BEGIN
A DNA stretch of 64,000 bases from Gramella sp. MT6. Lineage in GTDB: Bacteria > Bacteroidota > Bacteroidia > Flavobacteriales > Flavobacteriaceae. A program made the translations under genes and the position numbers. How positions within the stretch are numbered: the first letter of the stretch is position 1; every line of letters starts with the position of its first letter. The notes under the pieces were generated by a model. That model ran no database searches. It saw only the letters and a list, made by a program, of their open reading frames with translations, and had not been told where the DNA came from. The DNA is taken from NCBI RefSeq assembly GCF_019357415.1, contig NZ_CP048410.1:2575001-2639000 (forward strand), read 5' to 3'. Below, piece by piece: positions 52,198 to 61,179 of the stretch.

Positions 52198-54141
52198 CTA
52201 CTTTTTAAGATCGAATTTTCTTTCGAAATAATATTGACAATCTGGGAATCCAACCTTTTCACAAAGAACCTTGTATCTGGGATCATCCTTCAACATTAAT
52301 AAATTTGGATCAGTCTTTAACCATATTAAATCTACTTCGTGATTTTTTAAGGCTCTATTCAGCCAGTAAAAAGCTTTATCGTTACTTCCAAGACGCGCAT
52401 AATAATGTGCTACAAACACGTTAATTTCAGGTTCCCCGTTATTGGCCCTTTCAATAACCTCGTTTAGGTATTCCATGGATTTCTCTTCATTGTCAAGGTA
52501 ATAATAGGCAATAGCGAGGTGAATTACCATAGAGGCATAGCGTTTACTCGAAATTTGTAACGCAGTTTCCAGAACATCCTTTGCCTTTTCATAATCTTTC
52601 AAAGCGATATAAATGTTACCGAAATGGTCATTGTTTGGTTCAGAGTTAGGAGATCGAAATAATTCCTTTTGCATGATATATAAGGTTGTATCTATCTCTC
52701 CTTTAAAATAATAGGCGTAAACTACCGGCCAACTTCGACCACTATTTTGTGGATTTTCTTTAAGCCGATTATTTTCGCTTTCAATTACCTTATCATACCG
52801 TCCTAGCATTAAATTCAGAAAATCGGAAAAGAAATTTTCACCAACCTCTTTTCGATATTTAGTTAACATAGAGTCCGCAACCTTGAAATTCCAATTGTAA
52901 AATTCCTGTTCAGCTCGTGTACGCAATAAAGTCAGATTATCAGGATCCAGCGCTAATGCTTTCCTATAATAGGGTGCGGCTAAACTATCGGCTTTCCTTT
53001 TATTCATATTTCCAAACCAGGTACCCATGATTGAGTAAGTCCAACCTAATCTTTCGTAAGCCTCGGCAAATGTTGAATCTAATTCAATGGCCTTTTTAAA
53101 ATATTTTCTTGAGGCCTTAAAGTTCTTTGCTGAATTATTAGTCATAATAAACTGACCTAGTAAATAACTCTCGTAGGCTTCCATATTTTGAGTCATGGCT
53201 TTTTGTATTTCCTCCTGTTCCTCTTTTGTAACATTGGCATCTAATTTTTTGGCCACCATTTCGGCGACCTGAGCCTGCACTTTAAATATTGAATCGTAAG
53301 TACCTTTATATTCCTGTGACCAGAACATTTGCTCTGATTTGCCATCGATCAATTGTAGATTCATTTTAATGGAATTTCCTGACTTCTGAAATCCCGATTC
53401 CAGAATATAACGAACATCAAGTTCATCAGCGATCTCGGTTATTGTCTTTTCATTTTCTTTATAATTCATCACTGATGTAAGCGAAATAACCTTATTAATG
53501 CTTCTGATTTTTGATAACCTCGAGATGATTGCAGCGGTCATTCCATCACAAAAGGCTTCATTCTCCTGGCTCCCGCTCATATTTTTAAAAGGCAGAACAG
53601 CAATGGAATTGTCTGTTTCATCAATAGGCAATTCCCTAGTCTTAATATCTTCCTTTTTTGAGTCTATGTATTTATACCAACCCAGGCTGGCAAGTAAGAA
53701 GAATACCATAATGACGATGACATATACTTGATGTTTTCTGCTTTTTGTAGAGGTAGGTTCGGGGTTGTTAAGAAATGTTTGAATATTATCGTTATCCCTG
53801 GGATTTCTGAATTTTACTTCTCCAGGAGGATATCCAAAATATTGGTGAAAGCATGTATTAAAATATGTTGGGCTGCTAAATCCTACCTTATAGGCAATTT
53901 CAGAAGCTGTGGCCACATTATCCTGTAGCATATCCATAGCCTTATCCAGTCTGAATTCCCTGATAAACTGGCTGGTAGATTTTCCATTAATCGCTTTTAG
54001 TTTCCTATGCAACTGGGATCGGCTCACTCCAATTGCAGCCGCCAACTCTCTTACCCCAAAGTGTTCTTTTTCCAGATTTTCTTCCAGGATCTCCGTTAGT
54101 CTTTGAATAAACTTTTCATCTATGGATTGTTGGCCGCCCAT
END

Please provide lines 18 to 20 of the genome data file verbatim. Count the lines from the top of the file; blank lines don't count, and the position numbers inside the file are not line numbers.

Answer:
53601 CAATGGAATTGTCTGTTTCATCAATAGGCAATTCCCTAGTCTTAATATCTTCCTTTTTTGAGTCTATGTATTTATACCAACCCAGGCTGGCAAGTAAGAA
53701 GAATACCATAATGACGATGACATATACTTGATGTTTTCTGCTTTTTGTAGAGGTAGGTTCGGGGTTGTTAAGAAATGTTTGAATATTATCGTTATCCCTG
53801 GGATTTCTGAATTTTACTTCTCCAGGAGGATATCCAAAATATTGGTGAAAGCATGTATTAAAATATGTTGGGCTGCTAAATCCTACCTTATAGGCAATTT